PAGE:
By determining just how much you spend on storing and handling inventory, you can then adjust your operations accordingly to mitigate the costs. While we’re sure you already see the importance, here are a few more reasons why inventory carrying costs are so important for businesses to understand:
- Production planning: Knowing how much you spend on storing inventory can lead to changes in production schedule. If a product can be manufactured quickly, you can keep less inventory on hand and restock as the orders come in. You can also determine those top selling products with lower carrying costs and may decide to keep more inventory on hand.
- Inventory accounting: As inventory is often a businesses largest expense, having a clear depiction of carrying costs will lead to more accurate accounting.
- Profitability of existing inventory: With carrying costs being such a high percentage of overall inventory costs, tracking the value of holding costs per product can help you better determine the profitability of each product.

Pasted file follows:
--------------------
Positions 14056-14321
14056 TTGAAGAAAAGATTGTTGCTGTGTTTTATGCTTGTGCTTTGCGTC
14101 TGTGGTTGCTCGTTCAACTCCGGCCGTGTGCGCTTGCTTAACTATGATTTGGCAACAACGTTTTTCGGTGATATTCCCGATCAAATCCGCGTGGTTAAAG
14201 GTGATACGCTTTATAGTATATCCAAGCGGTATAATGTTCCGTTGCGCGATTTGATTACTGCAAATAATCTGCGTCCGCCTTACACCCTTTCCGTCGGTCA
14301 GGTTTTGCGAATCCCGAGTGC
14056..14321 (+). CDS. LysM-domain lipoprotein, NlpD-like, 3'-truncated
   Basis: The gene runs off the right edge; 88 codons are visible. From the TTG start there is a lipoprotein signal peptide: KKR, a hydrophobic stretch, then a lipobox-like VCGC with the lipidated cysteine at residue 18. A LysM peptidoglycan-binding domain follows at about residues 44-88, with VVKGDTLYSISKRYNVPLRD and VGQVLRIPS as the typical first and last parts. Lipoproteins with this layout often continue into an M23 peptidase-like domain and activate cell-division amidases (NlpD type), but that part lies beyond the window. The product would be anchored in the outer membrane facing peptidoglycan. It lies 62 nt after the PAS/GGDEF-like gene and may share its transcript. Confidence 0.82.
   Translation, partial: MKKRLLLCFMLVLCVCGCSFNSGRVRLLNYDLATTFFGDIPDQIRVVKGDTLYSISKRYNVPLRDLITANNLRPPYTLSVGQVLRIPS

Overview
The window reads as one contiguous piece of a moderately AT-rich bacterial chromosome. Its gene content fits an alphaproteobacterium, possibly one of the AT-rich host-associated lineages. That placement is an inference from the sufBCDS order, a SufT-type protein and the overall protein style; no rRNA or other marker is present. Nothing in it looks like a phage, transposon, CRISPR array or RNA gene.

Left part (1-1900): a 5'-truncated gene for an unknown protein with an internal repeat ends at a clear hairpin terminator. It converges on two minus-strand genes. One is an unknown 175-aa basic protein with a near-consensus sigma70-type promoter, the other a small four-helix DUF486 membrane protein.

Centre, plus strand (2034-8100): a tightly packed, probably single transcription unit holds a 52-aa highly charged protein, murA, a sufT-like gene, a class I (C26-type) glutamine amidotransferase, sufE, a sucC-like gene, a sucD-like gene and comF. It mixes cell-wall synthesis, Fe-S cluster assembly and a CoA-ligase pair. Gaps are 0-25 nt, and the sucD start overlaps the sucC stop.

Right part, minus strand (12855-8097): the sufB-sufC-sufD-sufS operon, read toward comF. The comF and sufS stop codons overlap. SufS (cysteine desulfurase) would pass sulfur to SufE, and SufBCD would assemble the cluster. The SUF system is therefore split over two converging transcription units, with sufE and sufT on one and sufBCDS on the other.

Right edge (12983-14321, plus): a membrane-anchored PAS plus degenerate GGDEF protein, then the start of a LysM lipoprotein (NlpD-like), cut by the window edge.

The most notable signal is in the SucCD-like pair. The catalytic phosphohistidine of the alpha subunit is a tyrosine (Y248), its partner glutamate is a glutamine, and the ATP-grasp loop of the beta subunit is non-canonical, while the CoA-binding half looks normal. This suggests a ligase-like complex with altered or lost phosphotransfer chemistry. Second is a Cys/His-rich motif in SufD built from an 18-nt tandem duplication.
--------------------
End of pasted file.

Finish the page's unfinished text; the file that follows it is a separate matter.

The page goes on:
Benefits of managing inventory carrying costs effectively
Managing inventory carrying costs effectively offers several benefits for businesses. As inventory carrying comes with a variety of expenses, if managed correctly, businesses can reduce overall expenses and improve profitability. As fellow business professionals, we know this is always the mission. Beyond that though, here are some of the benefits that can result from managing inventory carrying costs effectively:
- Improved accuracy
- Accurate financial statements
- Proper pricing adjustments
- Ability to identify opportunities of improvement
- Free up working capital or identify the need for more
Tracking costs can be a complicated task as there are many moving parts and expenses. Regardless of how sophisticated internal systems are or are not, always be sure to give the level of effort tracking expenses deserves. Shortcutting this as it relates to inventory or operations can negatively impact business.
Components of Inventory Carrying Costs